My polling station: how to find where to vote in 2021 local elections by postcode – and opening times

Where you need to go to vote on polling day may have changed from previous elections to accommodate public health measures

Voters will go to the polls across Great Britain today (6 May), including in parliamentary elections taking place in Scotland and Wales, local elections in England, and in London for Mayor and the London Assembly.

It’s a day that’s being dubbed “Super Thursday” due to the bumper crop of votes that will be on the ballot paper, with many elections postponed from last May because of the Covid-19 pandemic.

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Considered one of the largest tests of political opinion outside of a general election in recent years, both the future of the Labour Party and the state of the Union are among the issues at play.

There is a bumper crop of votes on the ballot paper, with many elections postponed from last May because of the Covid-19 pandemic (Photo: Ian Forsyth/Getty Images)
There is a bumper crop of votes on the ballot paper, with many elections postponed from last May because of the Covid-19 pandemic (Photo: Ian Forsyth/Getty Images)

But just where should you be going when you want to cast your vote, and how does it all work in the age of Covid-19?

Here is everything you need to know about finding your polling station.

How do I find my polling station?

The Electoral Commission’s director of communications, Craig Westwood, has said it is important that voters are able to access “reliable and accurate information” at a time when, because of the pandemic, elections would be “a little different”.

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“For instance, their polling station might have changed from previous elections to accommodate the public health measures that will be in place,” he said.

On the Commission’s website, voters are able to enter their postcode and find what elections are taking place in their area and where their polling station is.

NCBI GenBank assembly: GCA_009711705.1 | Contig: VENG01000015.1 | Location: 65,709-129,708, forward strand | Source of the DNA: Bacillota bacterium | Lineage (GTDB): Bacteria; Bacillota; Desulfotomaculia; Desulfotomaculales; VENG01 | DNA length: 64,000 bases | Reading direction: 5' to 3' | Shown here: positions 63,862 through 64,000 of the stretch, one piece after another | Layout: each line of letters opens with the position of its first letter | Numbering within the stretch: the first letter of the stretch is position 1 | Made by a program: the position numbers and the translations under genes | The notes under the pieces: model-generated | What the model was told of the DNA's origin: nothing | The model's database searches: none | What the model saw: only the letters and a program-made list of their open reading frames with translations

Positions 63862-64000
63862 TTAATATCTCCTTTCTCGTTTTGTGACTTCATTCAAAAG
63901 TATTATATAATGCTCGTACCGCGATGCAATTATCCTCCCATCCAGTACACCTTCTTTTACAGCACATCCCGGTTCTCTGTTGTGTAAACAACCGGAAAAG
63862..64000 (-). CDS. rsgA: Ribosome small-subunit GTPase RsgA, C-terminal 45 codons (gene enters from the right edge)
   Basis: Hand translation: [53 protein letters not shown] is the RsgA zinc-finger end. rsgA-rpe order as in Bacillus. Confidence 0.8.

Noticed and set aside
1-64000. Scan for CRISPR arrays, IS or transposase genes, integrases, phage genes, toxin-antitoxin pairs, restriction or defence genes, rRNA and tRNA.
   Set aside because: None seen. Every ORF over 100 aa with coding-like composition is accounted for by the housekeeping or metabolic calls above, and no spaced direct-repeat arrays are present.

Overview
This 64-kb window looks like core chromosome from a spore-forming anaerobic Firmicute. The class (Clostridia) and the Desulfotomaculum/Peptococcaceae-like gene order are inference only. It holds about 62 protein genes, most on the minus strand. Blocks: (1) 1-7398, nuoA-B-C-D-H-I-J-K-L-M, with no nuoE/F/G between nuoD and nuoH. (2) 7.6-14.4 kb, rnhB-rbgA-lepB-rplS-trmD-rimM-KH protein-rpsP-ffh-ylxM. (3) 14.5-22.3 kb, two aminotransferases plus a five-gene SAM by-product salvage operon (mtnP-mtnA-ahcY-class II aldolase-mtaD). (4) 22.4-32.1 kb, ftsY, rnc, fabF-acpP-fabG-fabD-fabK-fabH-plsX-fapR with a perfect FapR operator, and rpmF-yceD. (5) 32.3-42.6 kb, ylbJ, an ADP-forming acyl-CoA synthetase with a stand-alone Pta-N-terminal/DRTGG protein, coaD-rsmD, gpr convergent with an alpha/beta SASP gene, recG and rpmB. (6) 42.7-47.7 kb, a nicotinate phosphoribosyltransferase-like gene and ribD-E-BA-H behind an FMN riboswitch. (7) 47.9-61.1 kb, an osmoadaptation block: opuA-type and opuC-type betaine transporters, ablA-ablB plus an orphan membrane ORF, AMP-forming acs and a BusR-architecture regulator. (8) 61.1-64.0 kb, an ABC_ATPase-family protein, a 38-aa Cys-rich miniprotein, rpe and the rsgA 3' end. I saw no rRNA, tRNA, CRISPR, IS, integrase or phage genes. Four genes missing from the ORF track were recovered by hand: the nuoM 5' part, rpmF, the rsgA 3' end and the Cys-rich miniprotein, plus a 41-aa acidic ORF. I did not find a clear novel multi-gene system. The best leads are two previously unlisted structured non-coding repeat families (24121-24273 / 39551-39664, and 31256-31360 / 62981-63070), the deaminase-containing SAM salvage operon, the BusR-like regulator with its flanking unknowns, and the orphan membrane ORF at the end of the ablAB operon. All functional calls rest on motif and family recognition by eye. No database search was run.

If you do not have access to the internet, details of your polling station will be clearly printed on the poll card that should have been posted through your day in recent weeks.

If you are still having trouble, contact your local council authority.

What Covid measures will be in place?

Some £31 million has been made available to authorities this year to make elections more Covid-secure, such as for installing plastic screens and providing hand sanitiser.

"Voters can expect to see many of the measures we’ve all become used to over recent months in banks, shops and other indoor spaces,” says Electoral Commission guidance, “such as hand sanitiser, floor markings and face coverings.”

There may also be ‘greeters’ on hand to control queues and manage entry to the station for social distancing purposes, as well as to encourage voters to abide by the public health measures in place, such as the wearing of face coverings.

These greeters should also be able to answer any questions about what to expect inside the venue.

What do I need to take with me?

Unlike previous elections, for this vote, the public are being encouraged to bring their own pen or pencil to the polling station as an extra precautionary measure against the spread of Covid-19.

However, if you forget to bring your own stationary, don’t panic. Polling stations are being advised to ensure they have a spare stock of single-use or ‘cleaned’ pencils available to provide for use where needed.

You don’t need your poll card or ID to vote.

Will I need to give my contact details for test and trace?

The UK Government has confirmed that there will be no test and trace requirement to record the contact details of those entering a polling station for the purposes of voting.

This is true even where the polling station is located in a building where it would usually be required, such as a pub.

What if I am shielding?

Government guidance ahead of the polls also encourages anyone who is shielding, or does not wish to attend a polling station, to apply for postal or proxy votes.

However, the deadline for applications has now passed.

What are the opening times of polling stations?

Polling stations opened at 7am across Great Britain.

Polling stations will close on Thursday at 10pm.

You will be allowed to vote as long as you are in the queue before closing time.

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When will results be ready?

Estimated declaration times have always come with a warning they could be taken only as a rough guide and were subject to change in the light of new information.

However, in the case of the May 2021 elections, they have been very difficult to produce because of the circumstances of the pandemic, as authorities are unsure how long it will take to count votes while keeping to social distancing requirements.

In February, Michael Gove said the results “will be a little bit later than we might normally have expected” to ensure the safety of staff at counts.

Declarations times will vary from area to area, with some saying that results will be known from Friday evening, while others may take a few days longer; although voting ends at 10pm on Thursday, the final results are not expected until Monday.

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